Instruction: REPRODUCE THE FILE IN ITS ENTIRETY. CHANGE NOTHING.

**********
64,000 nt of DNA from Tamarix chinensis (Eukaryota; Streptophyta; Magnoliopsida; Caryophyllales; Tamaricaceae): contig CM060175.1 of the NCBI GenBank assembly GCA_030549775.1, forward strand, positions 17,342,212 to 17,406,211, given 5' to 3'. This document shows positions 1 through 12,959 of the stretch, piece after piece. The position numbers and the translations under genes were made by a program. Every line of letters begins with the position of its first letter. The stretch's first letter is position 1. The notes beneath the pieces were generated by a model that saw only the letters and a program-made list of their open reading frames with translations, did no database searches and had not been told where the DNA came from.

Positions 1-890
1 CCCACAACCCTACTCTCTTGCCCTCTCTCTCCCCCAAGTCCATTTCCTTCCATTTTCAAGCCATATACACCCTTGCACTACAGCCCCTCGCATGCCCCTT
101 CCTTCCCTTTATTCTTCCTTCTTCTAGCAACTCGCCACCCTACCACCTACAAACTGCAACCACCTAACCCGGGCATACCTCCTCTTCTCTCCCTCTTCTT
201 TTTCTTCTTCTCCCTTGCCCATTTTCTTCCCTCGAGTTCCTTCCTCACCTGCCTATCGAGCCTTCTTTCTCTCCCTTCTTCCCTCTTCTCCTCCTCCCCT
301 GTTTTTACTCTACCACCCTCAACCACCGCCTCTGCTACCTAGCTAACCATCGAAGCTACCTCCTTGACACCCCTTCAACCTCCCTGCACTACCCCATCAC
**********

64,000 nt of DNA from Tamarix chinensis (Eukaryota; Streptophyta; Magnoliopsida; Caryophyllales; Tamaricaceae): contig CM060175.1 of the NCBI GenBank assembly GCA_030549775.1, forward strand, positions 17,342,212 to 17,406,211, given 5' to 3'. This document shows positions 1 through 12,959 of the stretch, piece after piece. The position numbers and the translations under genes were made by a program. Every line of letters begins with the position of its first letter. The stretch's first letter is position 1. The notes beneath the pieces were generated by a model that saw only the letters and a program-made list of their open reading frames with translations, did no database searches and had not been told where the DNA came from.

Positions 1-890
1 CCCACAACCCTACTCTCTTGCCCTCTCTCTCCCCCAAGTCCATTTCCTTCCATTTTCAAGCCATATACACCCTTGCACTACAGCCCCTCGCATGCCCCTT
101 CCTTCCCTTTATTCTTCCTTCTTCTAGCAACTCGCCACCCTACCACCTACAAACTGCAACCACCTAACCCGGGCATACCTCCTCTTCTCTCCCTCTTCTT
201 TTTCTTCTTCTCCCTTGCCCATTTTCTTCCCTCGAGTTCCTTCCTCACCTGCCTATCGAGCCTTCTTTCTCTCCCTTCTTCCCTCTTCTCCTCCTCCCCT
301 GTTTTTACTCTACCACCCTCAACCACCGCCTCTGCTACCTAGCTAACCATCGAAGCTACCTCCTTGACACCCCTTCAACCTCCCTGCACTACCCCATCAC